Harbor Porpoises Must Eat All The Time To Live

629 Harbor Porpoises Must Eat All The Time To Live
Harbor porpoise near a fish. Fjord & Belt

Harbor porpoises, Phocoena phocoena, live life in the fast lane. Compared to other toothed whales, they mature earlier, reproduce more frequently, and have a shorter lifespan. They also require a lot of energy just to survive. According to new findings published in Current Biology this week, these marine mammals are constantly hunting and eating, day and night. They hunt up to 550 fish an hour with a 90 percent success rate. 

Being the smallest cetacean living in the cold temperate waters of the Northern Hemisphere, harbor porpoises lose a lot of heat and can only store a limited amount of energy. That means they probably have to eat a lot throughout the year to support their metabolic requirements. 


To study harbor porpoise foraging behavior, a team led by Danuta Wisniewska of Aarhus University attached high-resolution data loggers to five wild porpoises using suction cups (pictured below). These tags recorded both movement and sound. "This is the first time we have been able to measure simultaneously how a marine mammal hunts and how often it is successful," Wisniewska said in a statement. "The trick here was to tap into the echolocation sounds that porpoises use to sense their environment. Porpoises make hundreds of clicks a second as they approach prey, and the echoes coming back give us incredible detail about what the prey are doing."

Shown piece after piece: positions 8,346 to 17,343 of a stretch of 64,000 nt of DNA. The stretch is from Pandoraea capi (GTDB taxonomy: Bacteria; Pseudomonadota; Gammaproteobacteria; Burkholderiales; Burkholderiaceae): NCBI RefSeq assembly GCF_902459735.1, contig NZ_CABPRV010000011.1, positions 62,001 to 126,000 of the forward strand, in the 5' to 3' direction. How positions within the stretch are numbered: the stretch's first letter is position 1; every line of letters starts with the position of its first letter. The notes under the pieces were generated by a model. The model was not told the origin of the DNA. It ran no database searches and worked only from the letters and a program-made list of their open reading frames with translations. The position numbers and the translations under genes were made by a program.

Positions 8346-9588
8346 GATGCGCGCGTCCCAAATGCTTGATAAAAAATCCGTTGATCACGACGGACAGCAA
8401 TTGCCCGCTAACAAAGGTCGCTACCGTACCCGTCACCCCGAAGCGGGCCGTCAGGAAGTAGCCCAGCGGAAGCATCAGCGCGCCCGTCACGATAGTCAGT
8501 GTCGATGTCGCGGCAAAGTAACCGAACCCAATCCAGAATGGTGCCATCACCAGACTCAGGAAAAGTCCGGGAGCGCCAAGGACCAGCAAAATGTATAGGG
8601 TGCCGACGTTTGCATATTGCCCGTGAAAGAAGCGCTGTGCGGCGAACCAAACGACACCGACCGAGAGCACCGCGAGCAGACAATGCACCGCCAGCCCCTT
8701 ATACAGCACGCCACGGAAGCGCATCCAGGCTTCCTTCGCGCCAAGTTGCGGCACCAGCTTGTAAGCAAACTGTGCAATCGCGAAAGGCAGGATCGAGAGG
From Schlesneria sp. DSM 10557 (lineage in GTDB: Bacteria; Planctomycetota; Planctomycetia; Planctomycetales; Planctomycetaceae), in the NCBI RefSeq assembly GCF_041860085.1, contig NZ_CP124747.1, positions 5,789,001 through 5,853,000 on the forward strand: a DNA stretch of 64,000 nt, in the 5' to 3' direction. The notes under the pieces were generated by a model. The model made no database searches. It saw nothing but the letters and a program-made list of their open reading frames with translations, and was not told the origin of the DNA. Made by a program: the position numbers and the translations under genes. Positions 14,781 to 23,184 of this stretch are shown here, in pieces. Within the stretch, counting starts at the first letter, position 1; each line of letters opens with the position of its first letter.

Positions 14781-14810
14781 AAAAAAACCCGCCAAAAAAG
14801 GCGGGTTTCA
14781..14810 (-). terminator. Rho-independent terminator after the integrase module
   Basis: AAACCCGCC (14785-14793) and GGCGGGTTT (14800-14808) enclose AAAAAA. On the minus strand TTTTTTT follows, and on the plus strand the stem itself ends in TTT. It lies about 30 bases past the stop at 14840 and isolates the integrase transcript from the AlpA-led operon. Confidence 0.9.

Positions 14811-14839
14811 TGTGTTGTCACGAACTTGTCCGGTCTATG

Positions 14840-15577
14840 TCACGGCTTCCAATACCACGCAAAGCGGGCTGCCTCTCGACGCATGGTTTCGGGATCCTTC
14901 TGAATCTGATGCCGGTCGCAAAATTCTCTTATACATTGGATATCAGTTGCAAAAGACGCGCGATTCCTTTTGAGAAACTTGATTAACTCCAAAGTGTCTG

Turns out, the porpoises hunt small prey between 3 and 10 centimeters (1.2 to 4 inches) long nearly continuously. They’ll try to catch as many as 550 fish an hour. The researchers describe these foraging rates of nearly 10 fish a minute as "ultra high." And with a success rate of over 90 percent, harbor porpoises are one of the planet’s most success hunters. You can watch them hunt here and here

But they live on a knife-edge. Requiring so much energy just to survive means they must eat all the time or else they’ll starve. While they do target fish that are smaller than those of interest to commercial fisheries, "relying on such small prey makes porpoises especially vulnerable to disturbances, because there is no room for compensation," Wisniewska added. Even a moderate level of disruption in the busy shallow waters that they share with humans could impact the porpoises severely. 

Monika Dyndo_Fjord & Belt


  • tag
  • echolocation,

  • porpoise,

  • foraging,

  • predator prey